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Meet the fact-checkers trying to clean up Facebook

Molly Wood Oct 29, 2018
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Photo Illustration by Chris Jackson/Getty Images

We’re a week away from midterm elections, and it’s time to talk about social media. After the 2016 elections, it became clear that a lot of divisive, misleading and flat-out false information was being shared via Facebook. A study earlier this year said Facebook was responsible for the spread of more false news than any other platform. And once the bad information was out there, fact-checking couldn’t do much to reverse its impact. After the 2016 election, Facebook partnered with a handful of news organizations to combat misinformation before it spread. Two years later that still feels like an uphill battle. Angie Holan is the editor at PolitiFact, one of the outlets working with Facebook. She told Molly Wood that official fact-checking partners get access to a special selection of potentially false information. The following is an edited transcript of their conversation.

Angie Holan: We see [on our fact-checking dashboard] what’s essentially the worst news feed you’ve ever seen. It’s typically posts from websites or other sources that users have flagged. Facebook puts things on this feed that [are trying to] imitate real news. So there’s some things that we don’t see in the feed. We don’t see politicians’ statements. We don’t see ads. We just see content that people have marked as potentially false. And it tends to be news sites that you’ve never heard of, or that are not super common.

Molly Wood: Is it even worth it to try to do this on Facebook? Is there potential for it to get better?

Holan: One of the big criticisms of Facebook is that they haven’t shared enough data, especially with academic researchers but also to some extent with fact-checkers. So it’s really hard for me to say if things are getting better or worse. I can say that subjectively it does feel like there are fewer outrageous posts being shared as real news on the platform. So I am an optimist and I do think that if we have robust fact-checking on a platform that the quality of information on that platform will improve.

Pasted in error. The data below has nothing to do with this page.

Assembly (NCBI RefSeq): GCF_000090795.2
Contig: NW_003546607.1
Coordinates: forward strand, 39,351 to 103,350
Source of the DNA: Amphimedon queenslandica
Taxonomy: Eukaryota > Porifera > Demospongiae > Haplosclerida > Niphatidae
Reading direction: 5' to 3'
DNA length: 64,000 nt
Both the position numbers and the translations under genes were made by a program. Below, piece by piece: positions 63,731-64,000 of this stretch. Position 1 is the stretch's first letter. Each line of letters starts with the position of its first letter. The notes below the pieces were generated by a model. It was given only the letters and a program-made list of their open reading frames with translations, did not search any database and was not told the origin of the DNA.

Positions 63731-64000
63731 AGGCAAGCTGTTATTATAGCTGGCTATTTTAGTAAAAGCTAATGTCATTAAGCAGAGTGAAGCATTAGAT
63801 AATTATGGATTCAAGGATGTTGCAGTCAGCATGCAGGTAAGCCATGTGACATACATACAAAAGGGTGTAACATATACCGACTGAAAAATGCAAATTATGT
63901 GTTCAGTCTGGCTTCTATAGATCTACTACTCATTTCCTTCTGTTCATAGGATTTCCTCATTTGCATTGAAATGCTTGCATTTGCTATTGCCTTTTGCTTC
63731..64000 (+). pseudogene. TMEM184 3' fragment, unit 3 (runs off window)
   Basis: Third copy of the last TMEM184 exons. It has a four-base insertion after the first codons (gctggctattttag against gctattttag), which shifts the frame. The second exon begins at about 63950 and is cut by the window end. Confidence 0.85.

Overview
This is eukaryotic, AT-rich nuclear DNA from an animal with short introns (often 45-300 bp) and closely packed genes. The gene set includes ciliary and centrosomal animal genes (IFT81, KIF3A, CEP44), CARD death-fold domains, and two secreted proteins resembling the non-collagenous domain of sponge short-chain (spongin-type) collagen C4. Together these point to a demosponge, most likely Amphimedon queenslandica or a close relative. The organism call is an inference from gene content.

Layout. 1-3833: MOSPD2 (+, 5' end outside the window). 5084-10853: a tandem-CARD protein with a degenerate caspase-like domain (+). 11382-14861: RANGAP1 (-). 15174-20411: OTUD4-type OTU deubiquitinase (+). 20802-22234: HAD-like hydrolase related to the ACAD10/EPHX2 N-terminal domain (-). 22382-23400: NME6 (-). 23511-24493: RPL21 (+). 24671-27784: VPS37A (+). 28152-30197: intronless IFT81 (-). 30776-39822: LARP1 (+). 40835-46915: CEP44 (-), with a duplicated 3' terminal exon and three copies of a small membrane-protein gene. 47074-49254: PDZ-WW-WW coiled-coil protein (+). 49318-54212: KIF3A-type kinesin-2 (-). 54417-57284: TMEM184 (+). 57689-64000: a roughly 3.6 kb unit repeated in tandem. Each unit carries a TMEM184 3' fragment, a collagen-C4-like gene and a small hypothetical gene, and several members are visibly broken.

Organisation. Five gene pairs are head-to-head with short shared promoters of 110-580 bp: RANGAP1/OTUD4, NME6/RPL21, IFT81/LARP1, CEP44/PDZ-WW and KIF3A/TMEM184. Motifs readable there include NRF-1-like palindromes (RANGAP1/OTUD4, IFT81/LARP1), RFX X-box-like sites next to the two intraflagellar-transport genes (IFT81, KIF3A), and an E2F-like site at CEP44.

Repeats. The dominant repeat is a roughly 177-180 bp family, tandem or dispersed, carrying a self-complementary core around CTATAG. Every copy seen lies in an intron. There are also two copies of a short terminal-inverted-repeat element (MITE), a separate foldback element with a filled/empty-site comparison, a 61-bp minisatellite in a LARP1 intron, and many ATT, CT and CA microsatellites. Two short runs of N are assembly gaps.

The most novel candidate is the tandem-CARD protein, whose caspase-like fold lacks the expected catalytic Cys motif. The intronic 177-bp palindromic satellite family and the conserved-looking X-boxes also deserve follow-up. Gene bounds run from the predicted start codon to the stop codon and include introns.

Wood: I mean there’s one argument that everybody participating in the fact-checking program is basically just training Facebook’s eventual artificial intelligence. What happens when Facebook says, “Great, thank you. We’ve learned enough about you know how to detect false information and photos and we’re just going to bring this into our machine learning.”

Holan: Well, you know I think that’s a great outcome. Then we can move on to other types of fact-checking. But overall I feel like this is a problem to be managed rather than solved. If you look at history, if you look at other technologies such as the printing press, there have always been problems with misinformation and the need for people to find ways to mark sources as credible and authoritative. So I don’t see that the problem on Facebook is going away. It can get better, but it’s not going to go away.


Here’s what’s coming up this week that might make some tech news:

Halloween! OK, probably not. But I’m excited. I’m going as Charlize Theron’s character from “Atomic Blonde.” And I don’t care if no one gets it because I love that movie so much and if I had won the bajillion dollar Mega Millions, I would have immediately bought her complete wardrobe from that movie. Okay back to tech.

TwitchCon is this week in San Jose, California, featuring Twitch streamers, fans, an e-sports stage, and a Cosplay contest? I think I need to go to this in my “Atomic Blonde” outfit.

Side note, I saw a report last week that said YouTube Live is starting to close in on Twitch. Twitch has about 750 million monthly viewers on average. YouTube Live has 226 million. But that’s up 10 percent in just a few months’ time, and the report found that Twitch’s top 100 channels haven’t grown much since the beginning of the year.

There are also going to be Apple gadgets announced this week. Perhaps the long-awaited update to the MacBook Pro or even the MacBook Air that some of us had hoped would come up in September at the iPhone event (because some of us, yes, like to use our phones but also need to get some work done). It’ll be Tuesday in Brooklyn, focusing on the iPad, MacBooks, and you know, anything not iPhone or Apple Watch. It’ll also be at the Brooklyn Academy of Music so I am betting on a musical guest. But Diplo is already booked for TwitchCon so I don’t know how they are planning to out-hip that. I’m sure we’ll find out.